Eulophia graminea Lindl.

Chinese Crown Orchid, Grass Leaved Eulophia

Facts About

Accepted Synonyms: Eulophia gusukumae, Graphorkis decipiens

Eulophia graminea is a terrestrial orchid native to Asia discovered growing in mulched landscapes in south Miami. Mature individuals have large pseudobulbs with narrow leaves and the inflorescence can rise to a height of one meter with spreading flowers that are greenish with dark purple, netted veins. The sepals are lanceolate and acuminate, while the petals are somewhat broader and more acute. The labellum is lobed and can reach up to 12 mm long with a short spur. Eulophia graminea forms a dense monoculture and is now found in rockland hammock and pine rockland habitats and cypress strands, growing in rock, sand, mulch and bare earth.

Eulophia graminea is a naturalized ground orchid with the potential to become an invasive plant spread by airborne seeds and pseudobulbs moved in mulch and soil. Its native range has colder temperatures than Florida, suggesting it may spread northward.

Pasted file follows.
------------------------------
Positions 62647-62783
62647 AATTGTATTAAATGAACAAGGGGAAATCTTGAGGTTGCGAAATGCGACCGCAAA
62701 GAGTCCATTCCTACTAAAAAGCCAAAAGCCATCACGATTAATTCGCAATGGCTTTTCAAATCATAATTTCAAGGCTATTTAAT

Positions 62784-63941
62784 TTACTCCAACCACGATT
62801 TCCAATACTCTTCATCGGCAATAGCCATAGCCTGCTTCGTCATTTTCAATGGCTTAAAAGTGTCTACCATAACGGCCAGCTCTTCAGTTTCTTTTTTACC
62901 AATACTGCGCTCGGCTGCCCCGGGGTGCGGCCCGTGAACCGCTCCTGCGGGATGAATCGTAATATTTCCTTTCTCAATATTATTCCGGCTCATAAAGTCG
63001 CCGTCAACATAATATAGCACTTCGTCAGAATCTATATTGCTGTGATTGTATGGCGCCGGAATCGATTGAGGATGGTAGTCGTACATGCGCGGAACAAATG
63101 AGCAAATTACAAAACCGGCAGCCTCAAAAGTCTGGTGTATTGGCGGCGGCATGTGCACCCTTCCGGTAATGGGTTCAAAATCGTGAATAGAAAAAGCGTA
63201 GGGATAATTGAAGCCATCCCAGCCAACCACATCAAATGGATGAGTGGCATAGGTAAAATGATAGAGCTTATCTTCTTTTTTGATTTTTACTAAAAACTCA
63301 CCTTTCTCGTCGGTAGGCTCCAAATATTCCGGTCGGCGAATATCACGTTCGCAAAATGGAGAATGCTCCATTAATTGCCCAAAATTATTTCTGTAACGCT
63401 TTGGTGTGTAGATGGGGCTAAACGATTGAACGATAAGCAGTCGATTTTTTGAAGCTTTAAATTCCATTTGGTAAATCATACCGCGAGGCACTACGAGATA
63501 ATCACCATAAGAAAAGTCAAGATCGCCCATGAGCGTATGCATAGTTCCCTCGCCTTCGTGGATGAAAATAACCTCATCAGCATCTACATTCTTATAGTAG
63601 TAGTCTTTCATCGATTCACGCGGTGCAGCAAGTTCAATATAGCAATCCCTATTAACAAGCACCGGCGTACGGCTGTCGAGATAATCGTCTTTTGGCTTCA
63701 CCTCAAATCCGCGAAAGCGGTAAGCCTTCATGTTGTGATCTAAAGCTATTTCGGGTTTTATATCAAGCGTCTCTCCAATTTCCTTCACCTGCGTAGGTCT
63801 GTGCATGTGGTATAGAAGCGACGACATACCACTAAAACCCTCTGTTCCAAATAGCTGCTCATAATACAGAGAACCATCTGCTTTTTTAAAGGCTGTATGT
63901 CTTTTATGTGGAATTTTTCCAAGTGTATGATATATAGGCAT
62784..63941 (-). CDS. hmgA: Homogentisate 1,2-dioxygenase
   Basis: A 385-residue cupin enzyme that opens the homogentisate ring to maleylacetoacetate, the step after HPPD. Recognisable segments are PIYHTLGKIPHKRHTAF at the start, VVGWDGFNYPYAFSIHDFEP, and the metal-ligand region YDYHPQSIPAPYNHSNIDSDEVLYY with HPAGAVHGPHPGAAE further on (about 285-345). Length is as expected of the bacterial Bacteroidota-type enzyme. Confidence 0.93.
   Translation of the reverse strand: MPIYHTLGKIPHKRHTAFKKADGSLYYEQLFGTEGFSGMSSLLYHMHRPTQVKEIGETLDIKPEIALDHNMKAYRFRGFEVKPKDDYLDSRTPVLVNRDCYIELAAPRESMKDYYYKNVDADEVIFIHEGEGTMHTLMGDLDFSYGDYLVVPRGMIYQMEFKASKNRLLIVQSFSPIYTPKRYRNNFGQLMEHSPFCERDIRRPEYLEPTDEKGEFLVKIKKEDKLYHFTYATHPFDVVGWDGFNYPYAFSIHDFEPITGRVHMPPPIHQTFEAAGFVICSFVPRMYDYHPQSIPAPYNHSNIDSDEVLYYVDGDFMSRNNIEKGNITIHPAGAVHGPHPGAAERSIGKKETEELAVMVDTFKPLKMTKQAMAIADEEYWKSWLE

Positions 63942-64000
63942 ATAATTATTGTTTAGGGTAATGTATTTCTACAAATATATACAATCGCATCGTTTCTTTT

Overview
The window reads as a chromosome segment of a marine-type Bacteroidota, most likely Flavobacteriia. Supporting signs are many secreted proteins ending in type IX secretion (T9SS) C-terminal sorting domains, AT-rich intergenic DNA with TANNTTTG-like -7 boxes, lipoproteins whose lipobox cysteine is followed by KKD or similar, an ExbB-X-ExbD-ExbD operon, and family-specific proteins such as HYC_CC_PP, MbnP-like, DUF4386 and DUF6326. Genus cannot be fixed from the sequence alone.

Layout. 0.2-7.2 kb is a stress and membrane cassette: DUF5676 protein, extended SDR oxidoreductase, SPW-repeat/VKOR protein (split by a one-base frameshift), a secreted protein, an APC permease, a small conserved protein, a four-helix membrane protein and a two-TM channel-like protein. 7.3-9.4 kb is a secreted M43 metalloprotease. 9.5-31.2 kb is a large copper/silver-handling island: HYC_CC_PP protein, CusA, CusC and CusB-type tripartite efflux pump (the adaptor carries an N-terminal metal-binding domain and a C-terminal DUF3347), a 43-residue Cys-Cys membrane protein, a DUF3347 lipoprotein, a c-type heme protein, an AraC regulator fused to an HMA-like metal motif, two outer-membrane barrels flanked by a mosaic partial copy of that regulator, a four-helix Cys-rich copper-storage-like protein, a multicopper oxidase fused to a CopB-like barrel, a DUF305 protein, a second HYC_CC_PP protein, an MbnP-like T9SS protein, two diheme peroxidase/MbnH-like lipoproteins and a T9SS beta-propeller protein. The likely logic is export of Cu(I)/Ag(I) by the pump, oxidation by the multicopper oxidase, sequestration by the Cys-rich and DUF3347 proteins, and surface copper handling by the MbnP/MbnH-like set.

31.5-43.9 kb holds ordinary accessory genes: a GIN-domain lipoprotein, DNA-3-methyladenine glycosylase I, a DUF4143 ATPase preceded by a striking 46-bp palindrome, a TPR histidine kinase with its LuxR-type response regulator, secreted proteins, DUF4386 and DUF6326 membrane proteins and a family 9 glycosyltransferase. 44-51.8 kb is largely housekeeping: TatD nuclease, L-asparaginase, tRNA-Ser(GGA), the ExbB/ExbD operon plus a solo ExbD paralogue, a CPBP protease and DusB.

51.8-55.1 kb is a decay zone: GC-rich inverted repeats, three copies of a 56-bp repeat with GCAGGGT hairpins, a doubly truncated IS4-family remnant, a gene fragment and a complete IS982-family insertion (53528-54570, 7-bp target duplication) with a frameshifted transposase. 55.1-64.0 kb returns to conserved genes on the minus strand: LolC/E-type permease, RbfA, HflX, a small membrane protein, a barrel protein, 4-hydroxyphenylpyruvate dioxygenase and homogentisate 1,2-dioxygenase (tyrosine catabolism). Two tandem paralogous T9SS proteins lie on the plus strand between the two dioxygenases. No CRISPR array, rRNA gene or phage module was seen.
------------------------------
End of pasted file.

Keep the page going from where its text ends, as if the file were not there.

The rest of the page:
Ecosystem Type

Disturbed habitats


Form of the labellum:
the labellum is not pouch-like
Labellum outline:
the labellum is lobed
Main color of labellum:
  • blue to purple
  • green to brown
  • pink to red
  • white
Nectar spur:
Inflorescence type:
the inflorescence is a raceme
Labellum characteristics:
  • the labellum has a spur
  • the labellum is lobed
Plant height:
60–80 cm
Show All Characteristics

Native to North America


North American Conservation Status & Distribution

Conservation Status

Select a location to view conservation status:

Conservation and Wetland Status
Global Rank N/A
US Status N/A
Canadian Status N/A

North America Distribution

Adapted from USDA data